With a smart plug then you’ll be able to integrate all manner of electrical furnishings into your smart home routines. Walk through the door, say “Alexa, I’m home”, and you could have the smart plugs react by turning on your TV, a scent diffuser and a fan automatically to put your home in “my-work-day-is-done” chill-out mode. 

Available for pre-order now at £24.99 in the UK and $24.99 in the US, the Amazon Smart Plugs look set to be a streamlined way of smartening up even the dumbest of household objects.

First look: Amazon Echo Wall Clock brings Alexa smarts to the fourth dimension

21 September 2018 - 01:41 AM

Amazon wants to put its Alexa voice-controlled AI helper in everything. And when we say everything, we mean everything – not content today with putting out a whole range of new smart speaker equipment with its refreshed Echo range, it’s bringing Alexa to some of the most mundane items in your home.

As well as an Alexa-equipped microwave, Amazon is introducing a new Echo Wall Clock, that will sync up with your Alexa voice-controlled devices to give you some visual feedback on your timers and reminders.

On the (no pun intended) face of things, the Echo Wall Clock looks like your standard wall-hanging timepiece. It’s got a white frame with numerical marking around its circumference for keeping track of time against a charcoal face.

Where things get interesting is how it hooks up with Alexa. In addition to the numbers, the circumference features an LED array, marking down the minutes and seconds. Connect the clock to your Echo devices over Bluetooth, and these LEDs light up to show exactly how long is left on a timer, or until a reminder has counted down.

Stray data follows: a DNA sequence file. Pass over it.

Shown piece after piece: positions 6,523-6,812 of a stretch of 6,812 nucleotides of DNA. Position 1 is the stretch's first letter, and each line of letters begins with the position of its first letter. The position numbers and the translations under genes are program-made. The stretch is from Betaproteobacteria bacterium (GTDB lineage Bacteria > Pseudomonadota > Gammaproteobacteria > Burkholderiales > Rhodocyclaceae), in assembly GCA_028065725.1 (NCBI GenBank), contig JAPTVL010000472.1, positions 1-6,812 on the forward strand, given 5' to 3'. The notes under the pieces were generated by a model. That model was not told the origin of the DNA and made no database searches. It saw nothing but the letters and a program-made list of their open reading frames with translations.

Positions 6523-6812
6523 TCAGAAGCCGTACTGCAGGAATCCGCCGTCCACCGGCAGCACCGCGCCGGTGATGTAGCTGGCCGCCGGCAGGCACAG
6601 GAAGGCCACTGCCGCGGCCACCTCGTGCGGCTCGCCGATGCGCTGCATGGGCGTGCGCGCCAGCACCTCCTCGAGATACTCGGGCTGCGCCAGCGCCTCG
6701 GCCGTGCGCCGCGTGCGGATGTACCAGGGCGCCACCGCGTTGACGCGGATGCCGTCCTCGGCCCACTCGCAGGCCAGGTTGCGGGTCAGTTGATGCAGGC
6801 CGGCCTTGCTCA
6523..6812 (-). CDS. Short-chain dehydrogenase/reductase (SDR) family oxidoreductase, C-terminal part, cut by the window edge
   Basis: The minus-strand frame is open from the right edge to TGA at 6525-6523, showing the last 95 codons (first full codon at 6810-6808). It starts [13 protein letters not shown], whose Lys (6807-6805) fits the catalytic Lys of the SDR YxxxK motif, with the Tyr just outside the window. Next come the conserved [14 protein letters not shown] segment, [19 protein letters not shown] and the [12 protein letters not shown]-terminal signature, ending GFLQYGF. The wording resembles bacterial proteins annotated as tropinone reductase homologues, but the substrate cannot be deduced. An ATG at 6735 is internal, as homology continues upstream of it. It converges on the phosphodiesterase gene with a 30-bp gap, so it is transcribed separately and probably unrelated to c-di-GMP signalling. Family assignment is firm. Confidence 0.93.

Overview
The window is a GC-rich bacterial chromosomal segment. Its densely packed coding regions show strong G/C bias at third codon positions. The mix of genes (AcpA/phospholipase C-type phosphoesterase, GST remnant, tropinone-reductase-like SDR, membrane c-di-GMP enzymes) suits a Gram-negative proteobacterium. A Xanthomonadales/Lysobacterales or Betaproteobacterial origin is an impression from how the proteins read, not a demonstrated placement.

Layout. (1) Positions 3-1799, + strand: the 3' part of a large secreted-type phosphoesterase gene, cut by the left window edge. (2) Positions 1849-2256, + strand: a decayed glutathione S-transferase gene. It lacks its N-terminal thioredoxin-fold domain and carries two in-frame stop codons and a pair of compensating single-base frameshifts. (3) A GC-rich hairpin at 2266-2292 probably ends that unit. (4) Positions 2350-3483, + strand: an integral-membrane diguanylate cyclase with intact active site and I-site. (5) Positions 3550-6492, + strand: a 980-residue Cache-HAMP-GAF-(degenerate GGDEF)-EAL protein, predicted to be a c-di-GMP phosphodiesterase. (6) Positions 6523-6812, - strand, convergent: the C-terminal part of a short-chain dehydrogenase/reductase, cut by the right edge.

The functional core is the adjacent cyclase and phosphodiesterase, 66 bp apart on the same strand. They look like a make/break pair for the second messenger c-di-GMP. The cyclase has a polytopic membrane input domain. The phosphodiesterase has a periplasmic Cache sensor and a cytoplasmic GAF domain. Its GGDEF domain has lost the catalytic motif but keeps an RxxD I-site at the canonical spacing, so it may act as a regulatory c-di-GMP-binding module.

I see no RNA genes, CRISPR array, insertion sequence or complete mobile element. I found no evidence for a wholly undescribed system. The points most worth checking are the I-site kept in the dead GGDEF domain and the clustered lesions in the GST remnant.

It’ll even track multiple timers, with notches lighting up at different points around a face to denote different timers that are being tracked. Once a timer has counted down, those LEDs will flash, along with any audio feedback that your Echo speakers produce.

A few things to note, however – the Echo Wall Clock can only interact with one Echo device at a time. So if it’s hanging in your living room, connected to a living room-based Echo Dot, you won't be able to set a timer for it from the Echo Spot sat on your bedroom dresser. It’s also powered by two AA batteries, and, with a constant Bluetooth connection being established, we’re a little concerned that you’ll be pretty regularly changing out those cells.

With its subtle looks and simple visual feedback, there’s a lot to like about the Echo Wall Clock. For now, it appears to be a US-exclusive, priced at $29.99. But it’s a great example of how Alexa can be used to enhance the ambient-yet-useful furnishings that we take for granted around our homes.

Amazon Echo Show (2nd Generation) release date, price, news, and features

20 September 2018 - 09:17 PM

The Amazon Echo Show 2nd Generation release date has been announced, and, really, we should have taken the hint that it was due out when Amazon briefly halved the price of its old Echo Show for Prime Day. The redesigned, yet identically-named Amazon Echo Show is ready for pre-order today at the same $230 (£220 / AU$349) price, and will start shipping next month.

The refreshed Amazon Echo Show has a more streamlined look than the original, ditching the speaker bar below the screen for just a front-facing display lined by thinner bezels. Its speakers have been moved to the rear, under nondescript fabric.

The new Echo Show promises better audio and more microphones. It has a 10-inch screen, which is larger than its 7-inch predecessor.